An environmental lawyer contacted by the Radio Canada investigators disagreed with the farmer as did Quebec’s Environment Ministry. The Environment Ministry confirmed it found contaminated soil at the site last year, but it’s offered no further details about its origin, saying the matter is still under investigation.

When The Radio Canada investigators questioned the general contractor working on the site that was the source of the contaminated soil, he claimed the a subcontractor properly trucked the soil away.

Properly managed soil treatment facility

The claim of the general contractor and farmer is that the material is construction debris consisting mainly of bricks and stones and not contaminated soil. The investigators noted that the material they saw dumped on the farm included metal and concrete. According to the Environment Ministry, the kind of debris that was tracked by the investigators can’t be legally be use for the intended farmland construction.

In a similar investigation conducted by Radio Canada in 2016, investigative reporters followed trucks and observed debris being dumped in the countryside. The investigators arranged for the sampling and analysis of the soil from several farms and that found some samples to be contaminated.

New Cleantech innovations reduce emissions from vehicles and suppress dust at industrial sites

dynaCERT Inc and H2 Tek have taken home the $5,000 top prize at the Mining Cleantech Challenge in Denver, the Colorado Cleantech Industries Association (CCIA) has reported.

The two companies’ technology were chosen by mining executives and investors in the industry as the best among a competitive field of 12 total companies representing the US, Canada and Israel, the CCIA said. An international team of judges reviewed and voted on the winners, the CCIA said.

dynaCERT’s HydraGEN™ turns distilled water into H2 and O2 gases on-demand and introduces these gases directly to diesel engines’ air intakes. H2 Tek Vice President of Sales and Marketing, David Van Klaveren, said: “Our technology, HydraGEN can actually improve significantly those carbon emissions, reduce them and, along the way, pay for the capital cost of all this through fuel efficiency savings.

“We can’t ignore the fact that clean technology is an important part of our responsibility as participants and members of this industry, the mining industry,” he said. “I think it’s remarkable that an association considers this a priority: bringing together companies that have innovation for an extremely important cause.”

Hydrocarbons and CO2 are reduced due to the absence of carbon in hydrogen fuel and also due to better combustion of diesel fuel with the aid of hydrogen which has a higher flame speed, dynaCERT said.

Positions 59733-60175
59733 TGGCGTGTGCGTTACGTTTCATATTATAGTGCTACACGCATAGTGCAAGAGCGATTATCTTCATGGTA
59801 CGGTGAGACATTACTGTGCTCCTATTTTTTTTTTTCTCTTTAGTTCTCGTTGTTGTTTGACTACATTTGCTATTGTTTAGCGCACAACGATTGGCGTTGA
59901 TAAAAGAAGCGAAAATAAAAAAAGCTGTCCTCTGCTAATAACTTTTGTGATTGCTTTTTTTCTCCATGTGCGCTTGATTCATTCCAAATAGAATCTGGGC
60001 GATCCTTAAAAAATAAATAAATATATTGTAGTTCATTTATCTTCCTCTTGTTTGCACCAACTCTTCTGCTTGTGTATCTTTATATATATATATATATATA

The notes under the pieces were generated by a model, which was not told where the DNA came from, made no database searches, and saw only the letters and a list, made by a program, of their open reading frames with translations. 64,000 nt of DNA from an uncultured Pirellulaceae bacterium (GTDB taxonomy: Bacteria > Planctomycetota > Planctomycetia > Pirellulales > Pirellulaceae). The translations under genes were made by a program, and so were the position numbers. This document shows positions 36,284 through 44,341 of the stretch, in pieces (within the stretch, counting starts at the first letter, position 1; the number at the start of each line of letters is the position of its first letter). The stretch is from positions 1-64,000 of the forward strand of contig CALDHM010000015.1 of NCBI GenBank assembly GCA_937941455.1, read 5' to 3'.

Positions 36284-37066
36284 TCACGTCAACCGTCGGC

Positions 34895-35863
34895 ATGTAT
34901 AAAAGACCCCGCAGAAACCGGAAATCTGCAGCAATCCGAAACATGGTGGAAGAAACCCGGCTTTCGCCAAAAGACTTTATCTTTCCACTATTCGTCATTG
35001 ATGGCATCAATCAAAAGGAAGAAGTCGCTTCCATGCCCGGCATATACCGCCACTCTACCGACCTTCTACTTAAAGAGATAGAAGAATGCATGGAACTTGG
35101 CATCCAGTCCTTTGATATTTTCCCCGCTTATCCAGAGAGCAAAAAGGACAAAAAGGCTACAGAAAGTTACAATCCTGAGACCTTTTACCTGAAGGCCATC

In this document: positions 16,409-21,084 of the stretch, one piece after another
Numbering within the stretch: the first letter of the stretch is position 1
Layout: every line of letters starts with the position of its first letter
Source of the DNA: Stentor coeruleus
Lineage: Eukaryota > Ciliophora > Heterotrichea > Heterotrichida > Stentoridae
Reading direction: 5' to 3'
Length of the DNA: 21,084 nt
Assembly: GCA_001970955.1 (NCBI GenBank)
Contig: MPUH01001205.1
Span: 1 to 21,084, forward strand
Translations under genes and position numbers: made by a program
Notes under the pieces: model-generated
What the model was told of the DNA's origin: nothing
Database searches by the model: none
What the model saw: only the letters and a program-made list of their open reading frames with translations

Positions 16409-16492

“Although CO values for neat diesel operation is relatively lower, by inducting H2 & O2 into diesel the CO amount is further reduced,” dynaCERT said. dynaCERT has created partnerships to perfect a technology that would deliver on the promising findings with H2 & O2 injection. Not only have we developed patent-pending technology, we have completed testing and have validated that our technology works.”

Some of the features delivered through the technology, dynaCERT said:

  • “Our patent-pending electrolysis system and Smart ECM provides a reliable and adjustable delivery of H2 & O2 concentrations. Not all engines are the same and having the optimal ratio of gases provides increased benefits;
  • “Our technology is scalable allowing use with Class 6-8 on-road vehicles and transition to applications with rail, marine, off-road and power generation;
  • “Our technology is leading edge and provides solutions without drawing excessive power to perform the task;
  • “It is designed to work with OEM manufacturer’s and compliment technological improvements.”

Earth Alive Clean Technologies

Second place in the cleantech competition went to Earth Alive Clean Technologies, a microbial dust control technology that is non-hazmat, 100% organic and has biodegradable properties.

Earth Alive offers EA1TM dust suppressant and RapidAll cleaner to remove dust, dirt and any other contaminant in a natural way. EA1 eliminates 90% of dust on work sites.

EA1TM reduces dust through the use of microbial technology to keep dust particles in the soil. EA1TM reintroduces natural microbial strains compounds already found in nature into the ground to create conditions that prevent dust from becoming airborne, while helping to retain soil moisture. Microbial spores are activated after application and thrive in the soil binding soil particles and creating a firm and resistant layer preventing dust emission.

Hazardous industry leaders give insight on the keys to operational excellence

A global survey of hazardous industries and Operational Index was recently published by Sphera. The annual Operational Excellence Index (OEI) survey report which highlights trends in digital transformation and OE strategies across the hazardous industries.

Previously conducted by Petrotechnics, now a Sphera company, the index is in its third year of surveying oil and gas, chemical, energy and industry manufacturing professionals to gauge attitudes around OE and the measures taken towards its adoption. Year after year respondents agree, OE programs help reduce risk, cut costs, and improve productivity. The 2018/2019 survey reveals senior leaders are relying on technologies to support their OE initiatives and identifies where they are coming up short and what they could do to improve.